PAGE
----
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Moving from tantrums to words to hug

Therapy helps Bismarck boy develop
communication, social skills
The youngest of three children, Nathan Dressler didn’t seem to develop the same as his siblings. At almost 2 years old, his speech was limited, and he started walking late. His mom, EmaLee Dressler of Bismarck, thought it was because his siblings were talking for him and fetching things he wanted.

“They knew what he wanted, even if he hadn’t said anything,” she said of Nathan’s siblings, Gabriel, now 7, and Alexis, now 9.

But it was more than that. Nathan didn’t want to socialize with other kids, he couldn’t dress himself, he isolated himself from people and everything resulted in a fight, EmaLee said.

EmaLee and her husband, Jason, heard about Sanford Health’s free pediatric therapy screening in March that year and decided to attend.

  Nathan Dressler overcomes ant-social behaviors with help from Medcenter One therapists
Sanford Health therapists helped Nathan Dressler overcome anti-social behaviors such as avoiding eye contact and human touch.
Therapists determined that Nathan, 23 months old at the time, needed further evaluation, and suspected that he may have a condition on the autism spectrum. Autism spectrum disorders affect development of the brain in the areas of social interaction, communication skills and cognitive function.

Nicole Ford
Nicole Ford
Occupational therapy

Tracy Lockrem, Speech language pathologistTracey Lockrem
Speech therapy

  Tracey Lockrem, pediatric speech therapist, was first to meet with Nathan.

“When Nathan first came in, he had a vocabulary of just seven words. He didn’t understand the value of communication,” Lockrem said. “Children on the autism spectrum often find their world much more exciting than ours. We have to teach them to realize that they live in our world, too.”

After a few sessions, Lockrem recommended an occupational therapy evaluation. Nicole Ford, a pediatric occupational therapist at Sanford Health, said when she first started working with Nathan, he wouldn’t make eye contact or say hello, and he didn’t want to be touched.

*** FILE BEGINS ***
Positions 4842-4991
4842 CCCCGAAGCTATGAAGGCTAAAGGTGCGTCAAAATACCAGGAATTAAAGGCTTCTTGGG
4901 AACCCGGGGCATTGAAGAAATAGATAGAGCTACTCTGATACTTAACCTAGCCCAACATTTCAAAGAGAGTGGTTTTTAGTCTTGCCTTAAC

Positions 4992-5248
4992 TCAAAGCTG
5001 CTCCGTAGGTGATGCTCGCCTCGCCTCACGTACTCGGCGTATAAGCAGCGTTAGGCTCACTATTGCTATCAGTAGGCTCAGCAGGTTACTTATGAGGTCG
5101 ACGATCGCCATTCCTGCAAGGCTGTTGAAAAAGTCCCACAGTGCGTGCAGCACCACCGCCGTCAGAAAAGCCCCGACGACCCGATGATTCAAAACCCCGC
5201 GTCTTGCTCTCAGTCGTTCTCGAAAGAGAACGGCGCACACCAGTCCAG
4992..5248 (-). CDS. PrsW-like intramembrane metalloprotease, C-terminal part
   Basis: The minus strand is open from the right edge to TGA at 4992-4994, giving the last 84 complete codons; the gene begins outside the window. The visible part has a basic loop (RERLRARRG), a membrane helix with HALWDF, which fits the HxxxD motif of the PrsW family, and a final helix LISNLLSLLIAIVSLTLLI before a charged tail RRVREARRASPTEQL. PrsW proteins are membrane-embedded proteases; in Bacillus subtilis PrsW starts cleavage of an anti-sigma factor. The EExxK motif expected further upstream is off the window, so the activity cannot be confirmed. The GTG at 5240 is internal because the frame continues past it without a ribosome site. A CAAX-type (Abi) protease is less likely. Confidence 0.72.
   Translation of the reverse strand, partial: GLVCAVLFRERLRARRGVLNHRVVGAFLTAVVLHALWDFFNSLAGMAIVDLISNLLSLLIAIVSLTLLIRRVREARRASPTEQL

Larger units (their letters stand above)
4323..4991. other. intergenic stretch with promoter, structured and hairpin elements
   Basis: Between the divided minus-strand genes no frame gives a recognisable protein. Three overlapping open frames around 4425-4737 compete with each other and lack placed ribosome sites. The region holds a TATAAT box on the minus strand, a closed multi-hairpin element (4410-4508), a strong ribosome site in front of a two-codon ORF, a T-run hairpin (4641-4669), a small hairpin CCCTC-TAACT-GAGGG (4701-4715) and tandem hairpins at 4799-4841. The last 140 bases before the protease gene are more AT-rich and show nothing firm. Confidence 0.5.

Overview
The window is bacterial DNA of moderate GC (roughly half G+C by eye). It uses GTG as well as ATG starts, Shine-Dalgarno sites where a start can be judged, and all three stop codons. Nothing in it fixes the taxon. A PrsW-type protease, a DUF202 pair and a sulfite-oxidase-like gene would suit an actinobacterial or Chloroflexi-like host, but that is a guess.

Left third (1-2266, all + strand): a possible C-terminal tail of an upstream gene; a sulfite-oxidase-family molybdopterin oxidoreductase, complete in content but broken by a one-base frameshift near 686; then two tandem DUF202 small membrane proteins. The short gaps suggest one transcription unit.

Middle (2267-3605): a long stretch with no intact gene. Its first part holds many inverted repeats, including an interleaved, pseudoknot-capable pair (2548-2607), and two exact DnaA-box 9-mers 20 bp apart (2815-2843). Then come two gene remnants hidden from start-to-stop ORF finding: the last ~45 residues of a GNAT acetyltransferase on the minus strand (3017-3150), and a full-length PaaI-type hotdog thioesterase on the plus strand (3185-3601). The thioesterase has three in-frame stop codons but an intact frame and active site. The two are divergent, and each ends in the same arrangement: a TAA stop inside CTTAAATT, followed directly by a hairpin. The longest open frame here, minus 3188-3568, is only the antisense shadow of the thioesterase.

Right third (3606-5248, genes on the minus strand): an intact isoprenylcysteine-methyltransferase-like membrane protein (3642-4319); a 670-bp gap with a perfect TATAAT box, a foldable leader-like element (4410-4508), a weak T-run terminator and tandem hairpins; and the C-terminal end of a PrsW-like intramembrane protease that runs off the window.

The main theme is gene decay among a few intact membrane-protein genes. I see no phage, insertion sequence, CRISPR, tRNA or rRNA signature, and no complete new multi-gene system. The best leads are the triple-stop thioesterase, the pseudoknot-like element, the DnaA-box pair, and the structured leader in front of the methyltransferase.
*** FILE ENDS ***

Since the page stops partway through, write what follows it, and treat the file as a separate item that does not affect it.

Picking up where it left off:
“His behavior was hindering his ability to play and explore,” Ford said.

One of Nathan’s biggest challenges was transitioning. Entering any new environment, even moving from the waiting room to the therapy room, was hard for him. If he was uncomfortable, he had a tantrum.

After a few sessions, his tantrums were under control. Since his initial evaluation, Nathan has continued therapy with Ford and Lockrem up to three times a week, working on transitions, communication and social skills.

“Nathan’s parents followed through with all of our suggestions, which was a huge key to his success,” Ford said.

Nathan, now age 5, is in kindergarten. He enjoys the structure and routine school provides, has improved his social skills and has a phenomenal memory. In January, he was assigned to read a four-page book out loud to his family.

“There were two sentences on each page, and he sounded out each word and read it to us,” Jason said. “It was amazing.”

The Dresslers say they didn’t know what to expect from the free screening, but that it has been an unbelievable experience. “The free screening was a lifesaver for us when we didn’t know where to go,” EmaLee said.

After he had met all his goals, Ford discharged Nathan from occupational therapy in October 2010; Lockrem discharged him from speech therapy in December.

At his last occupational therapy session, Nathan—the boy who previously didn’t want to be touched and hid under the table at therapy sessions— gave Ford a big hug.

“Nathan’s progress is unbelievable, and he loved Nicole and Tracey,” Jason said. EmaLee added, “We were very lucky and blessed to have them be a part of Nathan’s life.”

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